Wednesday, August 03, 2016

Minoan Knossos

Knossos on the island of Crete is even older than Mycenae.  This was the centre of the Minoan civilisation, widely considered the oldest and the source of the Greek culture.  The Minoans, popularly represented by the legends of King Minos, is believed to have flourished  here  3,400 - 5,600 years ago.   I saw a photo of the famous fresco (painted directly on the wall) of a man (in red) leaping head over heels over a bull, supported or watched by two women (in white) years ago.  

I found it here on the walls of the reconstructed king’s palace.  It is much smaller than I expected.  Unfortunately this is also a copy.  The original is in a museum, because, I presume, that it is too valuable to be left in the open.  The king's palace was a three storey palace.  I reminded myself that it was built more than 3,000 years ago.    The engineering achievements of the Minoans are impressive.  

There is another famous fresco of a prince with broad shoulders and a narrow waist.  Some people say this is really a woman.  I tend to think this is a man.  

There is a throne in the “throne room” in the reconstructed king’s palace.  Did King Minos sit in this throne?  The legendary half-man half-bull, virgin-eating Minotaur was believed to have lived in the labyrinth underneath the king’s palace.  Is the labyrinth still there waiting to be excavated?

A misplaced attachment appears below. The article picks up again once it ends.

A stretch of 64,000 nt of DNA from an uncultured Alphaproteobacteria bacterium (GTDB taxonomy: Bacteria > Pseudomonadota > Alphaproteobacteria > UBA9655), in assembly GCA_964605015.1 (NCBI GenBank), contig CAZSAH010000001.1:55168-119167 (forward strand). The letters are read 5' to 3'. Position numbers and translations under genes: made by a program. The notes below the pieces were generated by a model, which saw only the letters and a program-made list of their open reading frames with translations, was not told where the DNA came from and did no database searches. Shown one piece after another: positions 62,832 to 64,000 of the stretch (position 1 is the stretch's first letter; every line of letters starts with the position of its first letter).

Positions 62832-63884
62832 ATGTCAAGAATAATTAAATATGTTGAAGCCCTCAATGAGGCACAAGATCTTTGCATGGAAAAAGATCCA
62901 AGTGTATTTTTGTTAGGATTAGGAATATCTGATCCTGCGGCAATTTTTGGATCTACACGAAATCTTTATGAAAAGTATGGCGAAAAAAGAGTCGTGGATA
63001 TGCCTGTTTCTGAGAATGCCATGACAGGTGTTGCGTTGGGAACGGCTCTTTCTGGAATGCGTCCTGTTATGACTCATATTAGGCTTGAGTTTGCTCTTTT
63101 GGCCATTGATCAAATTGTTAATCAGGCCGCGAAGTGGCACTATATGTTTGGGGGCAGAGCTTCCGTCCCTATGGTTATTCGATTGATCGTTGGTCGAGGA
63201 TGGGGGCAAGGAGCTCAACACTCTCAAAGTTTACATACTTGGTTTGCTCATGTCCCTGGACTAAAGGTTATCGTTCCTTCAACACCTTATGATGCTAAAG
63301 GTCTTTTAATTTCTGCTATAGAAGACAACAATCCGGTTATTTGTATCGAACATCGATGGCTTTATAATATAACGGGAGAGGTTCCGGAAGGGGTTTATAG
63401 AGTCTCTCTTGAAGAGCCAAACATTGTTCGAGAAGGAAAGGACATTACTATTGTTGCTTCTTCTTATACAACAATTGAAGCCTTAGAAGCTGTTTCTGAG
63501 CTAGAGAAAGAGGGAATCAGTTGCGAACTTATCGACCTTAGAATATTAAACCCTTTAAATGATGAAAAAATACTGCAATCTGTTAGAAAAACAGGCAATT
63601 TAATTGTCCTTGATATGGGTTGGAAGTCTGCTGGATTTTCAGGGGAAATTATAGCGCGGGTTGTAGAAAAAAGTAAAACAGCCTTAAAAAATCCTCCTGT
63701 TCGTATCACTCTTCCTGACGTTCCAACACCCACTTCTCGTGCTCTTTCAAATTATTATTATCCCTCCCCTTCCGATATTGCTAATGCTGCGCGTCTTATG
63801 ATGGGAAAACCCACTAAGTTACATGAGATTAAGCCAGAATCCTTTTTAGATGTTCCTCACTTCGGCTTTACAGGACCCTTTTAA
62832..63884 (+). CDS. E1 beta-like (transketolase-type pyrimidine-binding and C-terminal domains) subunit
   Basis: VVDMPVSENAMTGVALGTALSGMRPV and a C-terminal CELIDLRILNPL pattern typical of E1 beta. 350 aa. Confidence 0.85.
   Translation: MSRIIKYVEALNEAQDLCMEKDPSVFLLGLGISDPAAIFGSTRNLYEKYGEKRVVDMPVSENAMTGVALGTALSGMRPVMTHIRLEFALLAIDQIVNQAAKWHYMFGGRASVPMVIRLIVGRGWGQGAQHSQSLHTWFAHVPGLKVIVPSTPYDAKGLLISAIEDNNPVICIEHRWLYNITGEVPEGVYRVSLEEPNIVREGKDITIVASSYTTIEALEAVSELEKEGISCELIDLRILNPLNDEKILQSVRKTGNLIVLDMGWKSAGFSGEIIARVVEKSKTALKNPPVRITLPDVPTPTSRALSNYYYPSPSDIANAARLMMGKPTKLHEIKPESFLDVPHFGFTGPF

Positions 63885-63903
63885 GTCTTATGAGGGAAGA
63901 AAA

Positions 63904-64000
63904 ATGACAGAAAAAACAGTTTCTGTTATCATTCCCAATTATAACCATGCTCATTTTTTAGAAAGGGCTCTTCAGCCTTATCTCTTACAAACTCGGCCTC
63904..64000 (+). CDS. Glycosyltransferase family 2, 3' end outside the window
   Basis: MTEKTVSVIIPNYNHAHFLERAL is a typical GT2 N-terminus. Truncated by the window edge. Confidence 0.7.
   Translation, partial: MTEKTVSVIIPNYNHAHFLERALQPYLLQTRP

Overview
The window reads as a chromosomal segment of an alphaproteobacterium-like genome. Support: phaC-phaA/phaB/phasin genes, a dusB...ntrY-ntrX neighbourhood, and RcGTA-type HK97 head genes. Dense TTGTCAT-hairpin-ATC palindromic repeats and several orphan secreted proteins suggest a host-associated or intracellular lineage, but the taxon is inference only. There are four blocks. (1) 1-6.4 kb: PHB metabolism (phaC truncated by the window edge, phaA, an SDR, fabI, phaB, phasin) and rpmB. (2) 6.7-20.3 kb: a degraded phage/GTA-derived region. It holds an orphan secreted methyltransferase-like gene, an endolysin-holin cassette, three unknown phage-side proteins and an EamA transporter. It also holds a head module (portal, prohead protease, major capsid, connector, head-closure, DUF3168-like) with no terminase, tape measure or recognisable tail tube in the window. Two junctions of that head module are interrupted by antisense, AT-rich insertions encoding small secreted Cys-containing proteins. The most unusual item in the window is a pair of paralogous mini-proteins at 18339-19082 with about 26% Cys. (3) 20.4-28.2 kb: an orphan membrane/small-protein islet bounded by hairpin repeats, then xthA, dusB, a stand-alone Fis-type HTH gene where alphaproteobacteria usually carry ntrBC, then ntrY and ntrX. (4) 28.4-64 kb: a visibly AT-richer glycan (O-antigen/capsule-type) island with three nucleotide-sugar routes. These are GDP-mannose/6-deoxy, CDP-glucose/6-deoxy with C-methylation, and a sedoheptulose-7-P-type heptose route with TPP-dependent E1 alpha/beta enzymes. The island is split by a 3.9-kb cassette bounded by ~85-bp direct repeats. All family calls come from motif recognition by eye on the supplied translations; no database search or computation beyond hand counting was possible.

There is a theatre which is rectangular in shape, as opposed to circular as in many of the later Greek theatres.  It is also quite modest in size, with an apparent capacity of just a few hundred, as compared to some of later Greek and Roman theatres which can seat thousands and even tens of thousands of people.  

Perhaps it is a reflection of the fact that the Minoan civilization itself was rather modest in size compared to later civilizations.  At its peak the population at Knossos was believed to be around 100,000, 3,700 years ago.   Since its script is still undeciphered, much of its history is still a mystery. 

The Greeks were truly ahead of most of us at that time.  It is exciting to have able to come here and stand on the ground where these great people lived.  

No comments: